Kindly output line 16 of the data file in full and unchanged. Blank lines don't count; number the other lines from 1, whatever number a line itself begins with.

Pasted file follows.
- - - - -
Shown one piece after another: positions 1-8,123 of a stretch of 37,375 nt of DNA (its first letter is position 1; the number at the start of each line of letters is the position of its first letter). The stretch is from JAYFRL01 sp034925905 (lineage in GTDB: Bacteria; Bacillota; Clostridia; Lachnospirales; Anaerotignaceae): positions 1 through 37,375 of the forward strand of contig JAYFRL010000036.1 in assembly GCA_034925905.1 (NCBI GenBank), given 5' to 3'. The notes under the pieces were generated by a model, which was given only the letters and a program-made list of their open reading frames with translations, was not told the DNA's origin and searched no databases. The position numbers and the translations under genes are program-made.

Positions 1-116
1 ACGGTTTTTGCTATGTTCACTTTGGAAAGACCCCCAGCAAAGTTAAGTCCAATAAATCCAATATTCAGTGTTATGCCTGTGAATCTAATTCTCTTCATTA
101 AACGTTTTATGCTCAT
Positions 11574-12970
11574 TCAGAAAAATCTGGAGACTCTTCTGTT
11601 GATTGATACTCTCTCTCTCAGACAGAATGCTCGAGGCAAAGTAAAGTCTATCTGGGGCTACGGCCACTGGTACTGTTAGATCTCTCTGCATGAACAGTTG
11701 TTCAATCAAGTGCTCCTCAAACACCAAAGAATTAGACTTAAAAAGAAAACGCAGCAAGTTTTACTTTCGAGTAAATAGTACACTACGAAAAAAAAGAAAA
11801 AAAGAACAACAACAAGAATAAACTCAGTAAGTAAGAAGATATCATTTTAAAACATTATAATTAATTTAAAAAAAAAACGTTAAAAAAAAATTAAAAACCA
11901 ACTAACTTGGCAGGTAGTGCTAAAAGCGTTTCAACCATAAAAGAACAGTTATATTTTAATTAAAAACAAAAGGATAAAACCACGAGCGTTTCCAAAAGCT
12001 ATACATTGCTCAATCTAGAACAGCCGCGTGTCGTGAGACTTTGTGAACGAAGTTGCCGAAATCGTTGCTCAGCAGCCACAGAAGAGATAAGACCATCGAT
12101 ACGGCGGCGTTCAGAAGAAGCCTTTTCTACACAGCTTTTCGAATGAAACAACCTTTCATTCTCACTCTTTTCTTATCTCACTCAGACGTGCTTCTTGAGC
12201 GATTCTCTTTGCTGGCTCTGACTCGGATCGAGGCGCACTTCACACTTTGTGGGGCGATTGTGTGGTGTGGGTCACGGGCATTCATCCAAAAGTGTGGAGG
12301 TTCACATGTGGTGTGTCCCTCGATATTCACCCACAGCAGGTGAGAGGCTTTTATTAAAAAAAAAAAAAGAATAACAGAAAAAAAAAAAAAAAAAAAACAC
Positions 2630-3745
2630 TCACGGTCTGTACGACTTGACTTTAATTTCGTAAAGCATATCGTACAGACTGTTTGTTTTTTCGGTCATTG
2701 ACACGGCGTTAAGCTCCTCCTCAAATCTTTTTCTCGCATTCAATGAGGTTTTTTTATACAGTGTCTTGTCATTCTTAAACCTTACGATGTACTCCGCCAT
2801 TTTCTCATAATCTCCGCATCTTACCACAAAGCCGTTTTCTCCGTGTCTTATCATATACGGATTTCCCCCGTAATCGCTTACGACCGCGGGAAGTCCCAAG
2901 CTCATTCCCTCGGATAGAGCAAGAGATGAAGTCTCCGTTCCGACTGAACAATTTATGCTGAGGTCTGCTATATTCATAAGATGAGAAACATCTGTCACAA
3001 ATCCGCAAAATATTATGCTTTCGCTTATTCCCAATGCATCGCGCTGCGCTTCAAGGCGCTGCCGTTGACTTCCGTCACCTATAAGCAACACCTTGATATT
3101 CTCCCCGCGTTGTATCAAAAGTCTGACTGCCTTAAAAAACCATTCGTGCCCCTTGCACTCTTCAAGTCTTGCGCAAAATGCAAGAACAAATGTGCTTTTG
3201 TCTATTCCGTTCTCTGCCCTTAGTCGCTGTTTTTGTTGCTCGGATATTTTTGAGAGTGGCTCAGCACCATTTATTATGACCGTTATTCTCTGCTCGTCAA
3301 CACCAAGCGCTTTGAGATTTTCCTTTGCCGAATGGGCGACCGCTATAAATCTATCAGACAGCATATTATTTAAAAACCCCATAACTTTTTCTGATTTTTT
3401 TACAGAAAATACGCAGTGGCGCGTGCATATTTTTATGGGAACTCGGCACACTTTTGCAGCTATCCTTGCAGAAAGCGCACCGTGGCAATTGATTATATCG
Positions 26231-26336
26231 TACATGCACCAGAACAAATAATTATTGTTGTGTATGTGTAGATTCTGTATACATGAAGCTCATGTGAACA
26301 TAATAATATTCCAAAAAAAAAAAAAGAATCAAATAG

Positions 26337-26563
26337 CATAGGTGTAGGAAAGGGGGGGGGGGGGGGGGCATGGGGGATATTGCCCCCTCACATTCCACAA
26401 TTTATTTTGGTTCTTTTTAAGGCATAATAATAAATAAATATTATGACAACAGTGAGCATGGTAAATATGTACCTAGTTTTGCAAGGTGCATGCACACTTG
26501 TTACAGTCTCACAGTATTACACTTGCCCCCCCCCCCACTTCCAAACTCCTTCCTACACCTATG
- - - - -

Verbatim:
2630 TCACGGTCTGTACGACTTGACTTTAATTTCGTAAAGCATATCGTACAGACTGTTTGTTTTTTCGGTCATTG